Does Hargreaves Lansdown head of pensions research Tom McPhail have it in for Which? over income drawdown? And if so, why? I am moved to ask both questions after reading his response to a report from the consumer body calling for a cap on drawdown products.
The call for a cap from Which? last week was backed by research in which it claimed there were huge differences in charges between companies offering drawdown products.
Which? found several high-charging drawdown products, including one that charged 2.75 per cent. Compared with a product capped at 0.5 per cent, this means someone with a typical pension pot of £36,000 and drawing down £2,000 a year would be worse off to the tune of £10,300.
A more realistic 0.75 per cent cap would give them about £8,800 more over the course of their retirement.
Which? also called for the Government-backed provision of a “backstop” drawdown provider where so-called “disengaged” consumers who wanted to take money out of their pensions could be defaulted into.
Tom’s response to the call for reforms of the drawdown market was immediate: on the charges issue, he argued any call for a cap was premature. He made the point that his own company, among others, has hugely reduced its fees in this area.
Only last month, Hargreaves announced that from 6 April it will not charge new or existing customers for set-up, one-off or regular payments, or for changes to payments. This compares with previous charges of £295 plus VAT to set up a flexible drawdown scheme and £30 for each one-off payment.
Other firms to have cut their drawdown costs include Standard Life, one of the targets for Which?’s campaigning ire, as well as Old Mutual Wealth. Companies like Fidelity Personal Investing do not charge for these services, while Barclays Stockbrokers charges £75 plus VAT.
Tom’s conclusion was: “A charge cap threatens to strangle this new pensions market before it is even born, by stifling the investment and innovation it badly needs to deliver good outcomes for savers.”
But he reserved his greatest ire for the call from Which? for a default withdrawal provider. This, he claimed, was a “recipe for disaster”, adding: “Disengaged investors should probably either buy an annuity or take financial advice, or possibly both. Defaulting them into drawdown plans when they don’t understand the risks look like a recipe for disaster.”
On the face of it, this seems quite harsh, given that Which?’s report states such a backstop should only be used in extreme cases: “Should consumers not engage with their retirement decision, or should the market fail to provide real choice and good value, the Government should assess whether it should default consumers who don’t make an active choice to this provider.”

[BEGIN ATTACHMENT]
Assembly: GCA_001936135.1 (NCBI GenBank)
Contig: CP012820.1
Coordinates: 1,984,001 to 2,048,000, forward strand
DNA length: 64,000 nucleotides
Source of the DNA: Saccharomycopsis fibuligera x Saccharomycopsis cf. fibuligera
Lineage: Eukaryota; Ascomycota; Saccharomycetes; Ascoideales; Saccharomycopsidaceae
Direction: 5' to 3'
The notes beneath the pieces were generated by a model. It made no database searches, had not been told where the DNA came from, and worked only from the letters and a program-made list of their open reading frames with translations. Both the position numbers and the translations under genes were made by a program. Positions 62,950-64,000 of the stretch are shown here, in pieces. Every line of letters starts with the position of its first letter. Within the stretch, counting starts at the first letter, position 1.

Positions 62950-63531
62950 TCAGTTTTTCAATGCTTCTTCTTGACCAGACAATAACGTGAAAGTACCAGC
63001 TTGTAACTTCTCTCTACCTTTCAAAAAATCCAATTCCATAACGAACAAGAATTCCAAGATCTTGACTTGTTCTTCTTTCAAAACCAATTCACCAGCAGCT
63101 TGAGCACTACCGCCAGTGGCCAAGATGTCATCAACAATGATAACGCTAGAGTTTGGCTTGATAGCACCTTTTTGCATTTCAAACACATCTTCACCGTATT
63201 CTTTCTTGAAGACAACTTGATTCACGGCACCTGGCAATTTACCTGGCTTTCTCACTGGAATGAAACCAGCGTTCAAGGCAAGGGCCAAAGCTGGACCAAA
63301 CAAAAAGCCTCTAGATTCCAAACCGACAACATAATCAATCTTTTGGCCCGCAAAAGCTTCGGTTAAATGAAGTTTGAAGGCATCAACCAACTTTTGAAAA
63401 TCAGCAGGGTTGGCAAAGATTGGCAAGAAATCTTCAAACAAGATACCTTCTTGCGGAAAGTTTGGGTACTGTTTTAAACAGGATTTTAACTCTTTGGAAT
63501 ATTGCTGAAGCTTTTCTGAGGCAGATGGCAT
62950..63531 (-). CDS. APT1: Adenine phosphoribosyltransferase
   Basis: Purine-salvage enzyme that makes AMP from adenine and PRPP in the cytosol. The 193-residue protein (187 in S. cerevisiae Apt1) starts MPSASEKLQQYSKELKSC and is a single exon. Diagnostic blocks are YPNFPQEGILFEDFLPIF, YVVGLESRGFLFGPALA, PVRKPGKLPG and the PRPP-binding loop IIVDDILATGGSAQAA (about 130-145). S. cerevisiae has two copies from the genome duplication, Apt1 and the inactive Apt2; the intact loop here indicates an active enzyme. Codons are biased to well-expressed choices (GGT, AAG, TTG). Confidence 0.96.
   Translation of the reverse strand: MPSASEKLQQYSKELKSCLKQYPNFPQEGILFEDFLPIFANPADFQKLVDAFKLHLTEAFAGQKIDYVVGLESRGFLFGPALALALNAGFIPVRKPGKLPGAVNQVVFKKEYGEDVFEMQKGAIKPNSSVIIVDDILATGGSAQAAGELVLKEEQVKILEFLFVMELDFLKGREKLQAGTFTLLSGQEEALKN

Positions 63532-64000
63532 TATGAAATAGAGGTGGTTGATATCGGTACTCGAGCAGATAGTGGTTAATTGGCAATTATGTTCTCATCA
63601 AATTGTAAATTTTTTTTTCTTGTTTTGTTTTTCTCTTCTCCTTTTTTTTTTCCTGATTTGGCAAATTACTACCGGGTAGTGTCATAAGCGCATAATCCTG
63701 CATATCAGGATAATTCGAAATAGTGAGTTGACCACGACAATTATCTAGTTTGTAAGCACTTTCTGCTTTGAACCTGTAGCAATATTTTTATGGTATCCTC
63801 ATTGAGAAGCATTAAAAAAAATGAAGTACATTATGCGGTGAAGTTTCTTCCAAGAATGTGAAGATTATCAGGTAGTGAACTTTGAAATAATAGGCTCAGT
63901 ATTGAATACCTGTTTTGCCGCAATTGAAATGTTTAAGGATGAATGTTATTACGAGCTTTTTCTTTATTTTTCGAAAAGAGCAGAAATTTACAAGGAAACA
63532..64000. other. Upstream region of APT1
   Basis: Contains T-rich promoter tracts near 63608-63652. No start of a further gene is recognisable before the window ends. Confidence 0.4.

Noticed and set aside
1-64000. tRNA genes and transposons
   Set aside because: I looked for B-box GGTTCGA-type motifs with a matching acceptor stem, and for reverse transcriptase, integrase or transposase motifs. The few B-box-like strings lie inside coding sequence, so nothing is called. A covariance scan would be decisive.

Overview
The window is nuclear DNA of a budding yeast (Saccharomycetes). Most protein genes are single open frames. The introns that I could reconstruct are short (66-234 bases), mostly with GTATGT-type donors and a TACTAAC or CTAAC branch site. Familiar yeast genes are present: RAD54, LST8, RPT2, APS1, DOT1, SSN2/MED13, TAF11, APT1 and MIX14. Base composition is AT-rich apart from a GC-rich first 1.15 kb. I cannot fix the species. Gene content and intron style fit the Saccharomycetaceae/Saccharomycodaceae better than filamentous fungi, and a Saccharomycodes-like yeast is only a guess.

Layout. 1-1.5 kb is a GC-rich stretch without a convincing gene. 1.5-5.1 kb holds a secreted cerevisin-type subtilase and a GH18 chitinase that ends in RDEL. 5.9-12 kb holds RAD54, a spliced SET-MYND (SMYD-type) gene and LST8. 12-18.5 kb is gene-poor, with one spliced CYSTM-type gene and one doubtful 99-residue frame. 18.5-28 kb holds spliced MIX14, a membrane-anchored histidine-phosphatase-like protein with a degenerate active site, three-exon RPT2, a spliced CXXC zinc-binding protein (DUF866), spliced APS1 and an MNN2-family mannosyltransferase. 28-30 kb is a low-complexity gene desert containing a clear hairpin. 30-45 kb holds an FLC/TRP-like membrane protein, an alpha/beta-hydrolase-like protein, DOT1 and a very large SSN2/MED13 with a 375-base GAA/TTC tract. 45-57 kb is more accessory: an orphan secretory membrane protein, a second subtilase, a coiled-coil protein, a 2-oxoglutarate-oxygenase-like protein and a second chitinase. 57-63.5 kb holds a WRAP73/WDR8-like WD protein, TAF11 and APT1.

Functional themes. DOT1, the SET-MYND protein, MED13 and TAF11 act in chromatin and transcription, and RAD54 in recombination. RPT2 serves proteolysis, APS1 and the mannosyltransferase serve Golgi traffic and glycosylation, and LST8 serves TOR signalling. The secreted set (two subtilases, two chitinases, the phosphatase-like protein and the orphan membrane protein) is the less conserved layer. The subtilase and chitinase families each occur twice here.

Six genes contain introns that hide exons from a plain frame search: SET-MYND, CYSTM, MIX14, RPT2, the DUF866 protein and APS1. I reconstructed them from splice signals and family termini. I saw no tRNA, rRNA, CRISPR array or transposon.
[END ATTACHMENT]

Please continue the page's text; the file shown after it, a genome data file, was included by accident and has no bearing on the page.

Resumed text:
Moreover, the key point Which? is making is, post-6 April, many consumers will find themselves in situations where the “default” drawdown option will actually come from their existing pension scheme provider, who will charge what it wants.
Meanwhile, pensions minister Steve Webb remains remarkably blasé about the potential effects of his reforms. In a recent interview with The Observer, he said: “If you take your pot of, say, £30,000, and you do spend it over 10 years, have you run out early or have you exercised precisely the freedom we wanted you to exercise?
“You enjoyed it and then intend to live on your state pension and, perhaps, other savings. Is that the wrong outcome?”
Well, yes it might be, if being stuck on the state pension for the next 20 years afterwards was an unthought-through consequence of a decision reached with only a limited amount of information provided by the poorly-named Pension Wise guidance service.
No wonder Which? was last week joined by Labour leader Ed Miliband who promised a drawdown charge cap if his party wins the coming general election.
Hargreaves Lansdown knows genuine financial advice will not be available to the vast majority who will gravitate towards a drawdown option after 6 April. It also knows most retirees will probably stick with their provider for lack of better ideas on what to do with their pot of money.
So why is he so critical of Which? for saying so? A clue can be found in Hargreaves’ own research, which suggests between 200,000 and 400,000 people are waiting for 6 April, when an estimated £5bn could be withdrawn from pension savings into annuities, drawdown and ad-hoc cash withdrawals.
In other words, a wall of money, much of which may well stick with existing pension providers. But a large chunk will find its way to Hargreaves’ now-cheaper, advice-free scheme.
No wonder that in the days after Hargreaves announced its drawdown charges cut and the rationale for it, the price of its shares rose sharply and have carried on rising ever since, closing at 1,070p last Friday, up more than 10 per cent in the past three weeks alone.
Yes, there may be practical difficulties over calls for a backstop drawdown provider in particular. But Tom McPhail’s response suggests to me that his concern is as much about protecting his own company’s new drawdown proposition as it is about the solutions Which? is proposing to a crisis he knows is waiting in the wings.
Nic Cicutti can be contacted at firstname.lastname@example.org